I absolutely LOVED Disneyland Paris.
A lot has changed in me since I left my Disney days behind in 2013 – my maturity, emotions, well-being, everything. It took me some time to finally want to visit the parks again, but this allowed me to appreciate my experiences tenfold and reflect on them lovingly as a result. In the past four years since I’ve been traveling, I’ve only been back to Disney parks three times – in three different countries. I’ve been brought to tears with ecstatic emotions each time. It made me realise how much I really do miss Disney, the people, the atmosphere, etc., so this was written from that perspective.
I had been looking forward to coming here since I first planned to extend my trip back in February. And yes, it ended up being one of the highlights of my entire trip without a doubt. There are many online sites like Voyagin where you can get official tickets at a discounted rate, as well. Highly recommend!
Disneyland Paris (and any Disney park) is still just as enjoyable and memorable if you go alone. And yes, I got away (somehow) with taking my selfie stick in… 😉
It was seamlessly easy to get to Disneyland Paris from Paris city centre. It basically took an hour on the dot from Montmartre to the entrance gates, via metro and RER, no hassles of parking, traffic, or mass crowds. The wonders of public transportation. Despite only getting four hours of sleep (staying on the Eiffel Tower until midnight closing was so worth it), the Disney girl inside of me was still bursting with glee and bounding amounts of energy.
I was overwhelmed with joy when I got to the entrance of Disneyland Paris. A pristine, pastel pink Victorian building sparkled in the morning sunrise (which I later discovered was the Disneyland Hotel). While the 25th anniversary decor was quite underwhelming and sparse (especially compared to the 60th anniversary decorations in Disneyland, CA that exploded everywhere in silver, blue, and diamonds), perhaps Parisians prefer less gaudy setups. Nonetheless, it was still gorgeous.
For a more in-depth look at the design and schematics behind Disneyland Paris, I suggest you watch The Imagineering Story on Disney+. The 6-part special details the initial struggle of the park, especially in regards to pleasing an international demographic, and how the construction was rushed. Disneyland Paris has certainly come a long way since its opening as “Euro Disney” in 1992.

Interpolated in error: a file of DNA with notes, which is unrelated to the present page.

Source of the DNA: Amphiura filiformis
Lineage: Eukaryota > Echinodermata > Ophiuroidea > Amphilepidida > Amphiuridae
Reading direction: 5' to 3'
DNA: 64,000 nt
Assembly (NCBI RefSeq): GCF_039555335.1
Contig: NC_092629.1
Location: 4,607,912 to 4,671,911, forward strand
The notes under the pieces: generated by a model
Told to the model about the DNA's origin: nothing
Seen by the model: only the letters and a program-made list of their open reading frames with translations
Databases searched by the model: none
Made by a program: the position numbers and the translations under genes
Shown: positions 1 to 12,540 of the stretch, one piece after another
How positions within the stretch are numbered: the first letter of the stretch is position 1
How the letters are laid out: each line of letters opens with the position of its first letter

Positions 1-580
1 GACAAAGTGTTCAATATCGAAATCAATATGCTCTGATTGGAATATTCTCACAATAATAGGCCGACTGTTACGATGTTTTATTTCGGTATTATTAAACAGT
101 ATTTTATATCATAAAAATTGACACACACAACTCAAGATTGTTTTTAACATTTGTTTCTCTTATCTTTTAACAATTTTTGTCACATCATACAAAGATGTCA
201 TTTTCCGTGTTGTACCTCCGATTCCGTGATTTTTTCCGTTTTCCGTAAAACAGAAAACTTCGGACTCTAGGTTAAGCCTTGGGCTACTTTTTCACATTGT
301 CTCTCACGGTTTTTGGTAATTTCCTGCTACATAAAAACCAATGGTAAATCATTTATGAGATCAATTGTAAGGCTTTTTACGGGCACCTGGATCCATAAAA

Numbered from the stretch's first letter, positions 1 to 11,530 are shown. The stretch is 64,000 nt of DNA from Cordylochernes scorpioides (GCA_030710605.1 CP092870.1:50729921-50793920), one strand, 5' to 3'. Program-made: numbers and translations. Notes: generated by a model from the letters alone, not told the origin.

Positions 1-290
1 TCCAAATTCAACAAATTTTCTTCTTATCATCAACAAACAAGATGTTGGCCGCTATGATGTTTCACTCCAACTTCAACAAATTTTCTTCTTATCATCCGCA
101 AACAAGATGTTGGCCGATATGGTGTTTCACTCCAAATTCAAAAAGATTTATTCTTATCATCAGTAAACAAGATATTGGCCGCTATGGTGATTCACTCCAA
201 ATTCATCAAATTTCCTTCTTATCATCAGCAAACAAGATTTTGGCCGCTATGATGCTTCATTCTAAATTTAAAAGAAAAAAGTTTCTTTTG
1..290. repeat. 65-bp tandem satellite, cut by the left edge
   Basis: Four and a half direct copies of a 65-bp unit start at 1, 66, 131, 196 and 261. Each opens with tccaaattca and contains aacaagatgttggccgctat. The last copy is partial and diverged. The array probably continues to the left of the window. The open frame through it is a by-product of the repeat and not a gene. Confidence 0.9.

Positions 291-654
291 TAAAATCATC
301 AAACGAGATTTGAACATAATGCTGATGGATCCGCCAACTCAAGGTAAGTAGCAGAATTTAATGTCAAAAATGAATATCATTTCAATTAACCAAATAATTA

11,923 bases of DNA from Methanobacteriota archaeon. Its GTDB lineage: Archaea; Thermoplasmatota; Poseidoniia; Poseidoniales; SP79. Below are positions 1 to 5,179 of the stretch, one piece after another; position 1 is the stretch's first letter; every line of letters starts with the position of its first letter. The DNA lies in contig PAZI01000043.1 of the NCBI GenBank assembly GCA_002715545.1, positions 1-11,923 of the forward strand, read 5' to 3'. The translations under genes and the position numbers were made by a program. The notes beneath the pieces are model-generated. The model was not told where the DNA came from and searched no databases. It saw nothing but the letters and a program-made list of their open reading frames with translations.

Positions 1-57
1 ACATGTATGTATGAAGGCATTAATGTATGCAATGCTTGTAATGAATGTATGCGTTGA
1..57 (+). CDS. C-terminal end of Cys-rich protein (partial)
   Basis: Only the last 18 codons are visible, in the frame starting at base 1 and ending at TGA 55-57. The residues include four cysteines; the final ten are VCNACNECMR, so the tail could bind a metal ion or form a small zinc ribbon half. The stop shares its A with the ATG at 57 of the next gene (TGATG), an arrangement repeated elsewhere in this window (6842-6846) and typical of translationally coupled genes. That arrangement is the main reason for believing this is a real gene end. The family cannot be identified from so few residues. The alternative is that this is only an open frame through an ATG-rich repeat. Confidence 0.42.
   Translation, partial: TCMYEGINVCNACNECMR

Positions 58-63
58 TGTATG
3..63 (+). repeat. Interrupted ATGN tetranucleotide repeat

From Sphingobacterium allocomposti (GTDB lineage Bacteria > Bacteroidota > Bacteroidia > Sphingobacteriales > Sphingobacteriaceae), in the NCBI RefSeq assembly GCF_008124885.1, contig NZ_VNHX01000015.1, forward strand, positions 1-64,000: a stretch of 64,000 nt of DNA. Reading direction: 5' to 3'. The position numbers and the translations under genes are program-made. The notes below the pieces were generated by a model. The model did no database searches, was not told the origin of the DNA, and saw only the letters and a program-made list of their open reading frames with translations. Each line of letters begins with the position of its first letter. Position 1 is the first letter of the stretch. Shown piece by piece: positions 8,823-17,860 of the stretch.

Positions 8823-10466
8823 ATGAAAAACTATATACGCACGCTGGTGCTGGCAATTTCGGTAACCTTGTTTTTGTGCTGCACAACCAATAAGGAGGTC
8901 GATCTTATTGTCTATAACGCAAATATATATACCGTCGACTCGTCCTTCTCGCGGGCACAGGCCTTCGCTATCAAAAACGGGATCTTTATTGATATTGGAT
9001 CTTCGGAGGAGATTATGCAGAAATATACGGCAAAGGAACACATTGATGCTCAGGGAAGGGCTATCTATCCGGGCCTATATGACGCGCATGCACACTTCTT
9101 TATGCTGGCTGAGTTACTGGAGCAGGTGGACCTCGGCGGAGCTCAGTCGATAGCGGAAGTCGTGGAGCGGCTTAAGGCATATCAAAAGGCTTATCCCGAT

Since both parks opened at 10 (wow, so late), I dabbled about in the (rather small) World of Disney store before the gates opened…
…only to realise that Walt Disney Studios Park opened 15 min in advance (at 9:45) to accommodate people lining up for FastPasses for certain attractions. I completely forgot about this little loophole, so I committed a Disney sin by full-blown bolting to the gates, then running straight to the Ratatouille attraction. This wasn’t even necessary, since I just whizzed into the single rider line without even waiting. By 9:55, I was off the attraction and casually strolled next door to Crush’s Coaster with a 5-min single rider wait. Proper lucky!
I had dreamed about going on Ratatouille: L’Aventure Totalement Toquée de Rémy (“Remy’s Totally Zany Adventure”) for so long because of my love for the film. Heck, I YouTubed videos of the ride throughs in July 2014 when it first opened. However, since it was a 4D virtual simulation ride, it wasn’t really my favourite and I was let down by my high expectations. Don’t get me wrong, it was still extremely cute, especially the rat cars you ride in, and the ride itself was the perfect length. I’m just more of a thrills/rollercoaster girl (duh, I bungy jump and cliff dive for fun). You’re shrunk down to Remy’s size and are chased by Chef Skinner through the “sights, sounds, and smells” of Gusteau’s restaurant – although I think the smells component was broken, because I sadly didn’t smell any Parisian foods. Maybe that was the missing piece I needed to love the attraction… 😉